In many Latin American countries, lack of access to menstrual hygiene products serves as a major barrier to people who experience periods. In many circumstances, people who menstruate lack the resources to easily and properly manage their cycle. Like other countries within the region, period poverty in Argentina has increased as a result of supply chain issues caused by COVID-19. Here is what you need to know about Argentina’s period inequality problem and the groups working to combat it.
Argentina is home to more than 10 million menstruating individuals with many unable to afford sanitary products for themselves. The country currently taxes menstrual products at 21%, leaving these essential products out of reach for many, especially lower-income women.
According to research conducted by the anti-poverty group La Poderosa, six out of 10 women living within the country have had to deprioritize the purchase of menstrual products in order to afford food.
Another issue with access to period products relates to the heavy stigma surrounding menstruation; the shamefulness of the topic means there is a lack of proper menstrual education and people struggle to voice the issues regarding period inequality. Despite this, a number of groups focus on combating menstrual stigmas and taboos and finding solutions to address the issue of period poverty in Argentina.
This campaign, #MenstruAcción, led by the feminist group EcoFeminita, advocates for the free distribution of menstrual products and protections and education for people who menstruate. Since its origin in 2017, the campaign has tracked legislation promoting the dissemination of sanitary products or the elimination of tax on menstrual products.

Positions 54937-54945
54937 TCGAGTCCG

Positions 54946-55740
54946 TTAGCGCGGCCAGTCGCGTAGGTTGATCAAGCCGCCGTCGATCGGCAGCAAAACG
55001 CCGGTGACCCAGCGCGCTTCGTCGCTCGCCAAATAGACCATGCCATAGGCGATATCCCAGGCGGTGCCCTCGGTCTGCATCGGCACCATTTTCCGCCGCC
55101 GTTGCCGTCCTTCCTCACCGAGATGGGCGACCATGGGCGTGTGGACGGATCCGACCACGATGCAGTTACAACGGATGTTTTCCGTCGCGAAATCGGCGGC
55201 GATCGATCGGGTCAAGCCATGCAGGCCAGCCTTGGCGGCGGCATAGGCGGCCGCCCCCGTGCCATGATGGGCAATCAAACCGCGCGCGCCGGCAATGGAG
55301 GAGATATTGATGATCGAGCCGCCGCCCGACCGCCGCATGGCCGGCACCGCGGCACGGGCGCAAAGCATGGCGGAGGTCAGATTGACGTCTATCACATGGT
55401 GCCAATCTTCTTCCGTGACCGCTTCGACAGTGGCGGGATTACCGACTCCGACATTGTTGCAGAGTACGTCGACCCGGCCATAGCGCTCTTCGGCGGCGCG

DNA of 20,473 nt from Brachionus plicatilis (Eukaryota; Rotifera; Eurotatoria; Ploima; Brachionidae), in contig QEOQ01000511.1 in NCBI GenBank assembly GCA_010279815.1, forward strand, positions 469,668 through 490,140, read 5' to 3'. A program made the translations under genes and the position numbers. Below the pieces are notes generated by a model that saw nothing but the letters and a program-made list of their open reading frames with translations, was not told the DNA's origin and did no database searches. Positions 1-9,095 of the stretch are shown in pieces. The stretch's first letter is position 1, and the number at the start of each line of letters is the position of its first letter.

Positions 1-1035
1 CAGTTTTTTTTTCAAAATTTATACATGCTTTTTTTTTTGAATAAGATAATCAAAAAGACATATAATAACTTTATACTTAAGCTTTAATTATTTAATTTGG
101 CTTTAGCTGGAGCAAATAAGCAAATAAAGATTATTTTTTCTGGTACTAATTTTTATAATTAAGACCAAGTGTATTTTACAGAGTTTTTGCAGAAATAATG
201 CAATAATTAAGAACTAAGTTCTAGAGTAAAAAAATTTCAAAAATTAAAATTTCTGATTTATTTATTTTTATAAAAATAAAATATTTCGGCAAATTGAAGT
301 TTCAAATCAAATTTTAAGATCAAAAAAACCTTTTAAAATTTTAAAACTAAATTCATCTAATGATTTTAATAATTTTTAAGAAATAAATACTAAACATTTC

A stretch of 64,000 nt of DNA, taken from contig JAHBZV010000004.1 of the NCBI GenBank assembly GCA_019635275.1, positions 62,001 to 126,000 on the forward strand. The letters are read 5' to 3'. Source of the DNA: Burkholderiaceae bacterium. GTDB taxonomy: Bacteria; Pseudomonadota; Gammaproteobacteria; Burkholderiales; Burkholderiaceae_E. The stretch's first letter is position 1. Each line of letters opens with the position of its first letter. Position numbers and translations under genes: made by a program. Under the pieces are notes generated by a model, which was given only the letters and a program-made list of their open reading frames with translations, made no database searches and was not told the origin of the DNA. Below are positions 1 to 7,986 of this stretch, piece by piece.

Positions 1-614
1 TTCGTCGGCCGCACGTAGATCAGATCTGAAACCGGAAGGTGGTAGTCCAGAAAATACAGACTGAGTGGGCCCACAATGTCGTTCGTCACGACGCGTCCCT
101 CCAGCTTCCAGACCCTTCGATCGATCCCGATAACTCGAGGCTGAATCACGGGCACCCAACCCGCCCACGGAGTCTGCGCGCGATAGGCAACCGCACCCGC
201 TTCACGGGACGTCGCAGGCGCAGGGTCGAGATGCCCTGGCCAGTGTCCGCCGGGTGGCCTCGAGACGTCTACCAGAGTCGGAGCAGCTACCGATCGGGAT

Along with this, the organization offers educational resources for the classroom, helping to better inform the population and destigmatize menstruation. So far, the campaign has achieved notable success. It contributed to the passing of bills for tax reduction and/or free distribution of menstrual products within Argentina’s municipalities and provinces.
This Latin American organization focuses on providing health, education and career-related resources to women in the region. During the COVID-19 pandemic, Pro Mujer launched the Una Para Vos, Una Para Todos Campaign, working with Johnson & Johnson to help combat period poverty in Argentina, according to its website.
By the end of 2020, the organization was able to deliver both education and sanitary products to more than 21,000 people. In total, Pro Mujer was able to distribute around 26,000 menstrual products.
Argentinian Red Cross
Since the beginning of the pandemic, the Red Cross has worked to reduce the impacts of period poverty in Argentina. The organization’s outreach particularly focuses on the struggle that individuals face in gaining access to menstrual hygiene products.
The Argentine Red Cross provided napkins, tampons and menstrual cups to those most in need of supplies. The organization also worked to provide educational material on the use of period products.
Why it Matters
The work of these organizations has made a significant impact on the day-to-day lives of Argentinian women. By increasing education and access to sanitary products, these groups have the potential to make a long-term difference in reducing period poverty in Argentina.
On top of this, legal protections and benefits that initiatives like MenstruAcción support have already begun to minimize these inequalities. While there is still more work to do, the future seems to hold promise for those struggling with period inequality.
– Mary Burke